(SPOILER ALERT: This is a full breakdown review for “It Never Rains…”)
“It Never Rains…” is the seventh episode of Rooster Teeth’s mecha anime web series, gen:LOCK, released on March 2nd, and lasts twenty-four and a half minutes. This is, simple to say, a slow-paced transition episode, but there are many terrific moments, including the team-centric scenes and the Cammie gags.
When we left the gen:LOCK team in the previous episode, they were flying away from the Anvil, which has been consumed by Union nanotech with all of the Vanguard personnel inside. Now, the first scene rejoins the team as they try to contact the Vanguard, but no one is responding. Not only do I appreciate the ruminative guitar chords that accompany the scene, but also how it’s slyly revealed that the music is actually coming from Val/entina Romanyszyn playing Kazu Iida’s guitar. They have hazy memories of learning the guitar in Japan, which they gained from their mind-share with Kazu in the previous episode. This makes him uneasy, although Cameron “Cammie” MacCloud is quite comfortable with the experience, having done it with Yasamin “Yaz” Madrani. She jokes that Kazu’s head would explode if he had to handle her seventeen-year-old mind.
Moments after Julian Chase uploads himself to his Holon unit and patrols the night sky around the team’s plane, he begins to hear Nemesis taunting him for not being a real human. The line I find most meaningful from Nemesis is, “Are you still human if you can’t cry or sleep or dream?” This plot device is still so compelling, the Julian we’ve known being a digital clone of the real Julian, whom the Union has twisted into an evil Holon — even when it’s difficult to understand Nemesis’s garbled chatter. The team has an aerial skirmish with Union drones, and when they realize Nemesis keeps monologuing to Julian, Cammie hurriedly advises them to land the plane. She explains that Nemesis is connected to the gen:LOCK network and therefore able to track them whenever they use their Holons. In other words, none of them can upload themselves to the Holons. Julian lets his Holon get hauled into the plane before it takes off again.
As the recruits mull over their next move, with Yaz and Cammie keen on moving forward and Val/entina and Kazu more inclined towards splitting up, they bring up the death of Dr. Rufus Weller. This activates something in the android unit Caliban and makes him ask Julian for his password. He hesitantly responds, “Let the good times roll.” Caliban boots up the Omega Protocol and speaks in Dr. Weller’s voice, then projects a hologram of the good doctor. The message begins with him welcoming the gen:LOCK recruits and pointing out that he must be no more if they’re seeing this. Caliban was one of his initial gen:LOCK experiments, possessing a copy of his neural pattern and all the knowledge he had about the program. But he has horrible wit, as Dr. Weller says. Then he ends the message with a stirring bit about letting the team know they were important to him and he’s sorry for not sticking with them to the end. Yaz instinctively reaches out for Julian’s hand but is unable to hold it because he’s a hologram; this is a great moment that touches on the distance between the two recruits and implies the grief she feels for Dr. Weller. After his hologram disappears, Caliban informs the team that the gen:LOCK program’s next destination is the Rogue Technology Aeronautics and Space Administration (RTASA) facility for further R&D. I laughed out loud when he said, “The only disability in life is a bad latitude,” paused, and then added in a monotone, “Holding for laugh.”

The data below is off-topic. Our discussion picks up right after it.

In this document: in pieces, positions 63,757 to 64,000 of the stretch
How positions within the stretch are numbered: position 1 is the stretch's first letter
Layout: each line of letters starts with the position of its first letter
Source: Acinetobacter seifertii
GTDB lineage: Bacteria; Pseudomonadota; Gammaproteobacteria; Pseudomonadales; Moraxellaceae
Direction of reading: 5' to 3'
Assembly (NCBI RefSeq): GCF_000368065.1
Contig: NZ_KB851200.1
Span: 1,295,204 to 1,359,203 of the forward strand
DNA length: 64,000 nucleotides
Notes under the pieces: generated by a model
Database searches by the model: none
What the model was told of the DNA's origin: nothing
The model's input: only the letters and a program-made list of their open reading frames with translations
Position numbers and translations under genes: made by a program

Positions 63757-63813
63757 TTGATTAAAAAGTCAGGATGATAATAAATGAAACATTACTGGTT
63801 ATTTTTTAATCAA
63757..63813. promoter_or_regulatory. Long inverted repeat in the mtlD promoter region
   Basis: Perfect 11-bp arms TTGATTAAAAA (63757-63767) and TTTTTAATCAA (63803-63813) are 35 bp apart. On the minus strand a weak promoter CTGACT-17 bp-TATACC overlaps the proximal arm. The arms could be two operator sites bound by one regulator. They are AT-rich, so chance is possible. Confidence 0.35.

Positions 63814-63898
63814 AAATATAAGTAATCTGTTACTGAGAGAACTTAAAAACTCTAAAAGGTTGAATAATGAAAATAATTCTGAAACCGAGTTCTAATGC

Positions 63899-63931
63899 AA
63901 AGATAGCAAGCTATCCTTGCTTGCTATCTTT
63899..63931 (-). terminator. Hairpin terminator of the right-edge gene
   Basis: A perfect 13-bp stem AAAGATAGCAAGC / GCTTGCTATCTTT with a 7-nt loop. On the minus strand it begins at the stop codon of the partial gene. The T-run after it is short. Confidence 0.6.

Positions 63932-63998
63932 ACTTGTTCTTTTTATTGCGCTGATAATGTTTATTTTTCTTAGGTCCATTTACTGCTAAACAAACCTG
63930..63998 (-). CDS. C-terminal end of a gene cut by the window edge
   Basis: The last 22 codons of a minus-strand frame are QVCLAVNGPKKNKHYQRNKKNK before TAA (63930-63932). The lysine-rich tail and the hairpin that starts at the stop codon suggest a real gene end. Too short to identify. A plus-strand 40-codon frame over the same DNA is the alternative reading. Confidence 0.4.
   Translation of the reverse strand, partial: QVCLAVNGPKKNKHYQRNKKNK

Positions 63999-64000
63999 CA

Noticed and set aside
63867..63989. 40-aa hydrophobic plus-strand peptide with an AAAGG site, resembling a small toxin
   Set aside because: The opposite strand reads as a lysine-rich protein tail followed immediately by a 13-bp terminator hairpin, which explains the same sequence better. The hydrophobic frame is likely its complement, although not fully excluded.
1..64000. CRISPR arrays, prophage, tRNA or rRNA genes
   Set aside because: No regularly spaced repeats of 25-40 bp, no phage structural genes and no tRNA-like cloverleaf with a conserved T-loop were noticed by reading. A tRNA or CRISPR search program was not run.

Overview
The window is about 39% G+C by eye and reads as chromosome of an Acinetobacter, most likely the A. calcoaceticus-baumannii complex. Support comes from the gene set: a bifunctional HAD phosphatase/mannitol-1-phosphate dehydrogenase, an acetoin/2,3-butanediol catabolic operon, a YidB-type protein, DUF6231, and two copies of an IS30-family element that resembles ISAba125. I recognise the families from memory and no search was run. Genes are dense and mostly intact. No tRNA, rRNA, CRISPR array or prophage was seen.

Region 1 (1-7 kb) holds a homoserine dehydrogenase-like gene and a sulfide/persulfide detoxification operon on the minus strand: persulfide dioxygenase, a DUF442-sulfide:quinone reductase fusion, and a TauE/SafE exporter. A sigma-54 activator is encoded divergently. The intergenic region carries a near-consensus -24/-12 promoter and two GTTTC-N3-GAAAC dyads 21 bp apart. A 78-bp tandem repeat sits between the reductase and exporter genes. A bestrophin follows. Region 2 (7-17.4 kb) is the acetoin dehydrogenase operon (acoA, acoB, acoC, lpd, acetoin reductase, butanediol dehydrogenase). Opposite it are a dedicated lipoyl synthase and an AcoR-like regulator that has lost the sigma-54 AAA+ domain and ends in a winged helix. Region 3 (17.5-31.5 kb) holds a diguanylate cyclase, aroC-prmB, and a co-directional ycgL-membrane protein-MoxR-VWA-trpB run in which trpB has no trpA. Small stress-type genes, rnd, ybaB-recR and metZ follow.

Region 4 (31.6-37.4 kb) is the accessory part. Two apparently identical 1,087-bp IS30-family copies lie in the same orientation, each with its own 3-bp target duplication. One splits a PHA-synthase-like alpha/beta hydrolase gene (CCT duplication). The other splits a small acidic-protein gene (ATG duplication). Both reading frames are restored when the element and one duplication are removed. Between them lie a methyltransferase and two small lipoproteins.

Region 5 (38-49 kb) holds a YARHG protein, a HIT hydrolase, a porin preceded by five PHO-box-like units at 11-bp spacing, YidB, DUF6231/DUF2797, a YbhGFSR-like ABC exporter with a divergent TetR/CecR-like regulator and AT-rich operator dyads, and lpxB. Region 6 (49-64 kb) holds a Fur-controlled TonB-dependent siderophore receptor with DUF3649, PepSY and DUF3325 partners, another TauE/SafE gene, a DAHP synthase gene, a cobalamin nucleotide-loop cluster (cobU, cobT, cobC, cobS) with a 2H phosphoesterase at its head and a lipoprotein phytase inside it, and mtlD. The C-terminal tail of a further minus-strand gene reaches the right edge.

While everyone else is sleeping, Yaz has a private talk with Julian, where she attempts to comfort him as he questions whether he, the digital copy, or Nemesis, who has been drawn into the Union, can be considered the real Julian. Yaz tries to convince Julian that he’s real to the team, but he says, “I don’t know if that’s enough,” and his hologram vanishes. The tone of this reinforces their relationship alongside the superb voice acting and writing, continuing to make us even more sympathetic for Julian; remember, he also rejected Yaz’s offer to mind-share in the previous episode.
I love it when the recruits arrive at the RTASA facility located somewhere in a desert area and Cammie says, “I’ve got a bad feeling about this,” (Star Wars, obviously) to which Julian immediately responds, “Don’t even.” This is possibly the best gag for the entire episode. And because nobody is there initially to greet them, Caliban remarks that he’s received colder welcomes: the cemetery, the Arctic, the ex-wife. However, a security force quickly arrives to surround them, but they’re ordered to back down by Dr. Henry Wu, one of the scientists that the team rescued in Atlanta. He leads them into the facility (the entrance hall has a nice sprawling openness) and introduces them to Dr. Fatima Jha (Anisha Nagarajan, Outsourced, Bombay Dreams), one of the first collaborators on the gen:LOCK program. She’s incredibly sad when they tell her that Dr. Weller died, and as it turns out she’s his ex-wife. Amazed that the Holons are ready for being dispatched on missions, she leads the team to the hologram of Marc Holcroft (Matt Hullum, co-founder and current CEO of Rooster Teeth), the head investor for the ESU and RTASA.